The U.K. this week delayed a looming wave of new post-Brexit border checks, seeking to give respite to firms already struggling with supply shortages linked to the pandemic and quitting the European Union.
With supermarkets and retailers battling a lorry-driver shortfall, significant employee vacancies and inflated shipping and commodity costs, the prospect of an extra customs burden on EU food imports from Oct. 1 threatened further disruption in the build-up to the busy Christmas period.
The new customs checks on food will now start in July 2022. The British government described the move as a pragmatic delay that gives companies more time to prepare. The EU is the source of about 30% of all food consumed in Britain, according to the British Retail Consortium.
But not everyone was pleased: The U.K.’s biggest food and drink lobby group criticized the policy for creating an unfair playing field between British and European firms.
“The asymmetric nature of border controls facing exports and imports distorts the market and places many U.K. producers at a competitive disadvantage with EU producers,” said Ian Wright, chief executive of the Food and Drink Federation. The U.K.’s stance “undermines trust and confidence among businesses,” he said.
Wright has also warned of “permanent” shortages of some food products in Britain in the post-Brexit era, with consumers no longer able to expect that they can get whatever they want in shops.
All the while, Boris Johnson’s government is refusing to deploy temporary visas for EU workers to plug labor gaps — the supply-chain crisis is global, his ministers insist, and inward migration wouldn’t help.
—Joe Mayes in London
The cost of shipping freight in the U.S. continued to rise in August as equipment and labor-capacity constraints persisted. A measure of freight rates jumped 26.6% from a year earlier, the sharpest increase since February 2006, based on the latest figures from Cass Information Systems. The gain followed a 23.8% increase in July and marked the third straight month of acceleration.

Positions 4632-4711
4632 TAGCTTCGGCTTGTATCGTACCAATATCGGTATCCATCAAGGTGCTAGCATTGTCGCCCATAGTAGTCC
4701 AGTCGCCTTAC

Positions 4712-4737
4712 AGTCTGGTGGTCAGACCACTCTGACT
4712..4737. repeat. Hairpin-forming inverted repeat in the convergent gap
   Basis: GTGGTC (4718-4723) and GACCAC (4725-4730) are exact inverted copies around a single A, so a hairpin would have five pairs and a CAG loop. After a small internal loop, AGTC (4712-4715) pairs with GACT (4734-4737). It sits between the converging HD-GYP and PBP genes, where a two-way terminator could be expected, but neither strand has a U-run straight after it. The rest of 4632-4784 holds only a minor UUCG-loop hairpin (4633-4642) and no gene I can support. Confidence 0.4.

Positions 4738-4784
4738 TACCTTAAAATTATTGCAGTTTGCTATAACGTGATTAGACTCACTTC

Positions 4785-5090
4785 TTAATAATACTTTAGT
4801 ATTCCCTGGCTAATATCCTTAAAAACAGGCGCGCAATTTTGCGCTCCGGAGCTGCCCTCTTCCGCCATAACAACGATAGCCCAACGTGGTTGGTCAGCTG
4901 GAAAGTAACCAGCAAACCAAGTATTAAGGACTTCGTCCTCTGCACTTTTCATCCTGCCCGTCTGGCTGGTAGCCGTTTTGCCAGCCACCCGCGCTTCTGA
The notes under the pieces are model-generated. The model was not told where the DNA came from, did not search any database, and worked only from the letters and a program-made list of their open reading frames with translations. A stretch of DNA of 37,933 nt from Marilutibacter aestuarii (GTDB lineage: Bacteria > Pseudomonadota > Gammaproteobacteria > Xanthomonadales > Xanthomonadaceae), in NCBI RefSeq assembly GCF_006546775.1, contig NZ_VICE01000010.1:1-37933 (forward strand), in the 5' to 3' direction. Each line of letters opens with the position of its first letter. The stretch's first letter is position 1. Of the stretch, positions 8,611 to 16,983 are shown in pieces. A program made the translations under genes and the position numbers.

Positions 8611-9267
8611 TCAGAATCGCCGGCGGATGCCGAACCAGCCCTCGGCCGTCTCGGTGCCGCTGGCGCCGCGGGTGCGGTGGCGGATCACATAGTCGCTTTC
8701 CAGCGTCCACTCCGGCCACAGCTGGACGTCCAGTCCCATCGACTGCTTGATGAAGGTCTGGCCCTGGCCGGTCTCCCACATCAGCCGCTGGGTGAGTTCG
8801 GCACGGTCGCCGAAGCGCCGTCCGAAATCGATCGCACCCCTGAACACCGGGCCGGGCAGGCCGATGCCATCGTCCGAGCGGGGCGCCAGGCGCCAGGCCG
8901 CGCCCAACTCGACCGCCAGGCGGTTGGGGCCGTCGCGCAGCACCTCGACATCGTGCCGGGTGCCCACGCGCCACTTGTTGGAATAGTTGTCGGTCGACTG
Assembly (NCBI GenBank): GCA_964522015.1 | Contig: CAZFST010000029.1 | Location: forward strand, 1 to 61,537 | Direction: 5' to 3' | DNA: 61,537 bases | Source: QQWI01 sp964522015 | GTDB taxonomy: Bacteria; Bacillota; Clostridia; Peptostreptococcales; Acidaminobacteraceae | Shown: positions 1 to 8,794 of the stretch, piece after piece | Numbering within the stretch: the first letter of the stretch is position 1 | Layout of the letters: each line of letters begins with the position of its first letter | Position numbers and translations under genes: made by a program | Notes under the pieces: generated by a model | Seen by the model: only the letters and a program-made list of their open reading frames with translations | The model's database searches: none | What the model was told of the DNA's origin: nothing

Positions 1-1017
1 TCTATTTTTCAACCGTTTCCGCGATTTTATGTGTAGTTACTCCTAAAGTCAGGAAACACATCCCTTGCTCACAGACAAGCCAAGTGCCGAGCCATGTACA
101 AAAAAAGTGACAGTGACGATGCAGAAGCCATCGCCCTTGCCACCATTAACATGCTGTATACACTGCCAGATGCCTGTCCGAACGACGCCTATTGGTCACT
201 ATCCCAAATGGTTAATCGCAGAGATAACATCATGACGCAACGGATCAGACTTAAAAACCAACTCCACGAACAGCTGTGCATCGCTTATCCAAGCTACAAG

Today’s Must Reads
- Growth setback | China’s economy took a knock in August from stringent virus controls and tight curbs on property, fueling concerns about the global recovery as countries battle to get delta outbreaks under control.
- Power supply | A large fire at a key electricity converter station in the U.K. has shut down a major cable that brings power from France, worsening Britain’s energy crunch. Gas and power prices jumped.
- Workers’ rights | Amazon is facing a unionization effort at a fulfillment center in Canada, just months after defeating a similar drive in the U.S.
- Worker shortage | Caterpillar is having a tough time getting the materials it needs from suppliers facing a labor crunch, adding another hurdle for the machinery maker that’s already said a global chip shortfall may keep it from fully meeting demand this year.
- Around the Benz | Daimler’s main Mercedes-Benz division expects sales to stabilize in the fourth quarter and still aims to generate double-digit returns this year despite disruptions from the global semiconductor shortage.
- Storm effects | The largest gasoline pipeline in North America restarted shipments of fuel from Texas to the East Coast with its diesel twin still down after Hurricane Nicholas’s winds knocked out power to almost half a million homes and businesses.
- Still fragile | After months of supercharged U.S. inflation readings, August data offered some comfort for “team transitory” — those at the Federal Reserve and elsewhere who say price spikes caused by the economy’s reopening will soon abate.
On the Bloomberg Terminal
- Steel resolve | European steel producers continue to benefit from the post-pandemic recovery, and though prices and margin have pulled back from record levels, a tight supply-demand picture remains, Bloomberg Intelligence says.
- Lots brewing | Robust free cash flow may ease slightly on various pressures globally, including wage inflation and supply-chain challenges, but Starbucks’s management’s coffee hedges could soften headwinds, Bloomberg Intelligence says.
- Use the AHOY function to track global commodities trade flows.
- Click HERE for automated stories about supply chains.
- See BNEF for BloombergNEF’s analysis of clean energy, advanced transport, digital industry, innovative materials, and commodities.
- Click VRUS on the terminal for news and data on the coronavirus and here for maps and charts.
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